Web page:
Note: Due to the many different versions of Unix (Berkley Unix, Bell
System
III, and System V the most popular) many commands following may/may not
work. I
have written them in System V routines.   Unix/Xenix operating systems
will be
considered identical systems below.

  How to tell if/if not you are on a Unix system: Unix systems are quite
common
systems across the country. Their security appears as such:

Login;      (or login;)
password:

  When hacking on a Unix system it is best to use lowercase because the
Unix
system commands are all done in lower- case.

  Login; is a 1-8 character field. It is usually the name (i.e. joe or
fred)
of the user, or initials (i.e. j.jones or f.wilson). Hints for login
names can
be found trashing the location of the dial-up (use your CN/A to find
where the
computer is).

  Password:   is a 1-8 character password assigned by the sysop or chosen
by the
user.

      Common default logins
   --------------------------

   login;        Password:

   root          root,system,etc..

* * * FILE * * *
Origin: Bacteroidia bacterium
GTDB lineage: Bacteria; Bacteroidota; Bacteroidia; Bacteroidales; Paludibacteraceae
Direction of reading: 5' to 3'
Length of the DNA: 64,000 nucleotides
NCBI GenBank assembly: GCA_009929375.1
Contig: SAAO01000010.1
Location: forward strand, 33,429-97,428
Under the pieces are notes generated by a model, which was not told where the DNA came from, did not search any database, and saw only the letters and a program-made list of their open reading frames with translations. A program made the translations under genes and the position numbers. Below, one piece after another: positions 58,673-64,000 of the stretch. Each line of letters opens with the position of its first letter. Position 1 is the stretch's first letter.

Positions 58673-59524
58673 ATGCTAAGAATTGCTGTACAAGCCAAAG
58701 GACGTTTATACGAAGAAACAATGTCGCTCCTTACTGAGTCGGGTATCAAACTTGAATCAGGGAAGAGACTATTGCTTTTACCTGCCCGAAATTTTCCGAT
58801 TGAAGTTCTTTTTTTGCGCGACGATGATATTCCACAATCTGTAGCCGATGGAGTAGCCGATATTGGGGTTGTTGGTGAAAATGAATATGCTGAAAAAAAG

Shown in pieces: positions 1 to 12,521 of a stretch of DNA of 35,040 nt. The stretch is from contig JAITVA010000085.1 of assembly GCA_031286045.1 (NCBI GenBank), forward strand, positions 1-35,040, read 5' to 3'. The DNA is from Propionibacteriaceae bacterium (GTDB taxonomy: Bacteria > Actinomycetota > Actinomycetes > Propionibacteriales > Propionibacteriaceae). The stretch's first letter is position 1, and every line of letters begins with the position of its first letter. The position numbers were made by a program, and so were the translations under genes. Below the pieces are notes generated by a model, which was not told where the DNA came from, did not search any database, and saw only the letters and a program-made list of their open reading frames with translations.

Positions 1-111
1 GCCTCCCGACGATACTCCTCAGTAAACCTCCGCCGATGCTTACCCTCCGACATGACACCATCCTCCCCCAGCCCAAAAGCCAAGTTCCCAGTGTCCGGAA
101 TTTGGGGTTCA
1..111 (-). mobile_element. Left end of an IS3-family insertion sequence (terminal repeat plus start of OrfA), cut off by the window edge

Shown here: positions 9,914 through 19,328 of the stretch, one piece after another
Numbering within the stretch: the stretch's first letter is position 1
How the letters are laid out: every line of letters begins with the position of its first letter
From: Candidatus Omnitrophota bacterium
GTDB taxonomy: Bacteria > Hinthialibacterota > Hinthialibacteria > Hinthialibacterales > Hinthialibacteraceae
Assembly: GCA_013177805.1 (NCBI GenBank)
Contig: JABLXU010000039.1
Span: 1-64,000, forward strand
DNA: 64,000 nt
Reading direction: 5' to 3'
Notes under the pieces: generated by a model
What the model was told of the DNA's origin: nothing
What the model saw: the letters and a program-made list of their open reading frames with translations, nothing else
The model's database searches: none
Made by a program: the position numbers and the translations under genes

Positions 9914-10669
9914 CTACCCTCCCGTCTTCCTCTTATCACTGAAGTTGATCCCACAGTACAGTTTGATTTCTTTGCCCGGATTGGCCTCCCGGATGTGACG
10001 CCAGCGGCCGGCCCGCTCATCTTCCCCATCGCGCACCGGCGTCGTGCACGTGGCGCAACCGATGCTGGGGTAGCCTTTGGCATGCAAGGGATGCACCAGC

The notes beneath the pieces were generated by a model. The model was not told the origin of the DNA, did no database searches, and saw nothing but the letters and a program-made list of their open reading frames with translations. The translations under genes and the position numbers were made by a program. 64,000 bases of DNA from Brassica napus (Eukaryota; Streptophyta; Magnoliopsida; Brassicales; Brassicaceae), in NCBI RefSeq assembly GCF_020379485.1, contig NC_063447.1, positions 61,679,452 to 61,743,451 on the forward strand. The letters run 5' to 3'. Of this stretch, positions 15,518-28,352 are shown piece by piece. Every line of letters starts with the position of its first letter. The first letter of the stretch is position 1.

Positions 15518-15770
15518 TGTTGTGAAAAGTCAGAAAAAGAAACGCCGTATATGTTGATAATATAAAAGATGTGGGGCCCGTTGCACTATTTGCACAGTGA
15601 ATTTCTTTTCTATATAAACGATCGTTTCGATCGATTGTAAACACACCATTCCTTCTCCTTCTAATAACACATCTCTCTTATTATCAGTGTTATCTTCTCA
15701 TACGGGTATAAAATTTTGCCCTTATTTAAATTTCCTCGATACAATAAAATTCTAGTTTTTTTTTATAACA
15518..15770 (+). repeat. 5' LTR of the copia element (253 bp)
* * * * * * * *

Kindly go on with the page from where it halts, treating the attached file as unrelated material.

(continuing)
sys           sys,system
   daemon        daemon
   uucp          uucp
   tty           tty
   test          test
   unix          unix
   bin           bin
   adm           adm
   who           who
   learn         learn
   uuhost        uuhost
   nuucp         nuucp

  If you guess a login name and you are not asked for a password, and
have
accessed to the system, then you have what is known as a non-gifted
account. If
you guess a correct login and pass- word, then you have a user account.
And,
if you guess the root password, then you have a "super-user" account.
All Unix
systems have the following installed to their system:    root, sys, bin,
daemon,
uucp, adm

    Once you are in the system, you will get a prompt.   Common prompts are:


$

%

#


    But can be just about anything the sysop or user wants it to be.

  Things to do when you are in:   Some of the commands that you may want
to try
follow below:

  who is on (shows who is currently logged on the system.)